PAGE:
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I got up “late” this morning. (It was nearly 5:00 a.m.!) My early morning routine involves brewing a cup of coffee and attending a few trivial matters while my cup perketh over. Because I arose later than usual I flipped the television on to local news and watched the weather report and then the latest “Bad Things That Happened In Our Area” update. (This is my name for the segment, not its official title.) The news item that caught my ear was about the status of a young man convicted of raping and killing his three year old niece back in 2009. He had been given a sentence of life imprisonment for his atrocities but as The United States Supreme Court has ruled that life sentences for juveniles is unconstitutional he had to be resentenced. He now faces a prison sentence of 25 years for one conviction and five for another, which for this young man equals nearly twice the time span that had passed when he destroyed so many lives.

I am not soft on crime, nor do I believe in locking people up and throwing away the key. The USA’s penal system warehouses offenders and tends to mold people into worse versions of themselves than they were before they were incarcerated but this was not my focus for listening to the segment. My focus was on the crimes I have committed.

I will not enumerate the bad things that I have done but I will tell you that I have engaged in criminal activity that would rightly have landed me in prison, though all such offenses have long passed our statute of limitations on criminal charges as none were capital offenses. I didn’t get caught, I’ve moved on and I’ve learned to be a better person.

Or have I? Maybe all I’ve really done is get old and settled. Maybe the biological and societal imperatives that drove me to consider my needs, wants and desires to be more important, crucial and urgent than the rights of those whom I sinned against are simply less urgent or already met.

Our cognitive abilities do not fully mature until we are 25 years of age. Other than some petty pilfering (That’s polite speak for STEALING) all of my misdeeds occurred when I was a teenager. It wasn’t that I didn’t understand that what I was doing was wrong, it was simply that my desires overrode the cultural mores I had been taught and I saw myself as human and those that I offended against as objects. I did have limited empathy for others but my mind rationalized that my needs were all important and I acted to satisfy those desires. Self control is not a strong suit for many young men.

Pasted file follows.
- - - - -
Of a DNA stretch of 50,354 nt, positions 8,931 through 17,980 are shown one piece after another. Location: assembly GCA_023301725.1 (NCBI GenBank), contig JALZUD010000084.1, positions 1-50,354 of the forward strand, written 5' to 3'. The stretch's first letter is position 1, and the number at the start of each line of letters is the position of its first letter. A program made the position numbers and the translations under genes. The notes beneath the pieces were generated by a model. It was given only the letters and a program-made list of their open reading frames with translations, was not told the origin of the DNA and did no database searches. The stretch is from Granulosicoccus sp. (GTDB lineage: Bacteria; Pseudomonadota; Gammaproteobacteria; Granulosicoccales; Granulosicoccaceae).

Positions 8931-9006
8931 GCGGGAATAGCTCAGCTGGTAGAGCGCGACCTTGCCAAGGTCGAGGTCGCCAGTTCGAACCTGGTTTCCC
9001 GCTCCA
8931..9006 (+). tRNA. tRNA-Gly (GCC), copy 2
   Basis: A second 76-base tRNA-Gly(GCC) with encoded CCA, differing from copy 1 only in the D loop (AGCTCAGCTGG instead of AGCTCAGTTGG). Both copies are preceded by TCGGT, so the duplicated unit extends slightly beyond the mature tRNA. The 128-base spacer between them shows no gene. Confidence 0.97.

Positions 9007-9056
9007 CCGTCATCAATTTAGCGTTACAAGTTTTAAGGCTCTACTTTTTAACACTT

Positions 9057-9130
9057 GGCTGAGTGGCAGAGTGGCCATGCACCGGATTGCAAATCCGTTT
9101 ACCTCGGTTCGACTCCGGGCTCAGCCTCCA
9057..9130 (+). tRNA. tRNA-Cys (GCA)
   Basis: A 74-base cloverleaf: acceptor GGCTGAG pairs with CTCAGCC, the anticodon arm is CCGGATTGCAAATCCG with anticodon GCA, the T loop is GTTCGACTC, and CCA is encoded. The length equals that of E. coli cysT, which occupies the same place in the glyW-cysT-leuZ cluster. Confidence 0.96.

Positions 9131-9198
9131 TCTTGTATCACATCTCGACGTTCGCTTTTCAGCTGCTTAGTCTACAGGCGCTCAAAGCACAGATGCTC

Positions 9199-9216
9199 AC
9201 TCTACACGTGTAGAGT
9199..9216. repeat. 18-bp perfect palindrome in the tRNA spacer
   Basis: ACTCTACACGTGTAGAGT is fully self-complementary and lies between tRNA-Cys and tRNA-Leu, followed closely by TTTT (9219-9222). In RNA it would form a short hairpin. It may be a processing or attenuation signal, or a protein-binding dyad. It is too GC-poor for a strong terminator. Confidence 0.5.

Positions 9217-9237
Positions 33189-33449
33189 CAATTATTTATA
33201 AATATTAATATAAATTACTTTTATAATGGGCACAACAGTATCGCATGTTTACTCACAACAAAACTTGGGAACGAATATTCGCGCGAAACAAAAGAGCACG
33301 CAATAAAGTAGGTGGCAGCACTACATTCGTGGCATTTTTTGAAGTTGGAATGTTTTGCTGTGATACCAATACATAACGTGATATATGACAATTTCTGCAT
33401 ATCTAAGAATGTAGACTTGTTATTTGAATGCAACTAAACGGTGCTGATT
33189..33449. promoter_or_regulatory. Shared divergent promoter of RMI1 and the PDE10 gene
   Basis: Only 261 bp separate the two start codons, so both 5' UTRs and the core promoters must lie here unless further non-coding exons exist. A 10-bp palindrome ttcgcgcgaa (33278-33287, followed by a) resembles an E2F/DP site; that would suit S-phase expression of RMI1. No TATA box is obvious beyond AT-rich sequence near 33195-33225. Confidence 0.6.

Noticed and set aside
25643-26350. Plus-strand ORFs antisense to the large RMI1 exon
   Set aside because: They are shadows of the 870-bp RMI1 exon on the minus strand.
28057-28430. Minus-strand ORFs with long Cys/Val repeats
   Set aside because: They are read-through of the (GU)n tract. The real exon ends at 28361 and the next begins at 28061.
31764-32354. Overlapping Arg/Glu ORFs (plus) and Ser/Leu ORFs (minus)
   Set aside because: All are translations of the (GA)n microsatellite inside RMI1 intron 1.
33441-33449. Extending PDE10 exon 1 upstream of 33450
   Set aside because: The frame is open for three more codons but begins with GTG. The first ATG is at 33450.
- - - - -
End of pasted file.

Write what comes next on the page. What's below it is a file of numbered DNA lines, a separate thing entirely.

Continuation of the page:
One of the questions I ask myself is what do I want and what am I willing to do to get it? My libido is no longer the overwhelmingly powerful driving engine that it once was, I have a comfortable life and I have a heartfelt conviction that everyone should be treated with compassion. But what about people who don’t? Those whose wants are screaming to be satisfied and who’s brains haven’t developed enough to give them enough control to find socially acceptable outlets for their desires?

We are animals. We have needs and wants that demand to be satisfied. Taking from others, abusing another in any way cannot be tolerated but what drives so many to commit crimes? I think we need to examine right and wrong not from a God given imperative but from a perspective where we acknowledge our wants and strive for acceptable alternatives to the criminal behavior that satisfies these needs. Learning to understand that wanting something isn’t bad but that harming someone is is a good place to start, because if we can’t even acknowledge our desires because they are socially unacceptable then all that desire, energy and self loathing is going to go somewhere and it’s unlikely to go somewhere positive.

We need to stop telling people what they should be and start addressing what we are. Because we can’t allow criminals to rape, kill or steal, but if we lock up everybody that’s committed a crime the streets will be pretty empty. I don’t believe that, “To know all is to forgive all,” but I do know that we have to find a way to help kids get what they need so atrocities like the one on my local news this morning become extinct.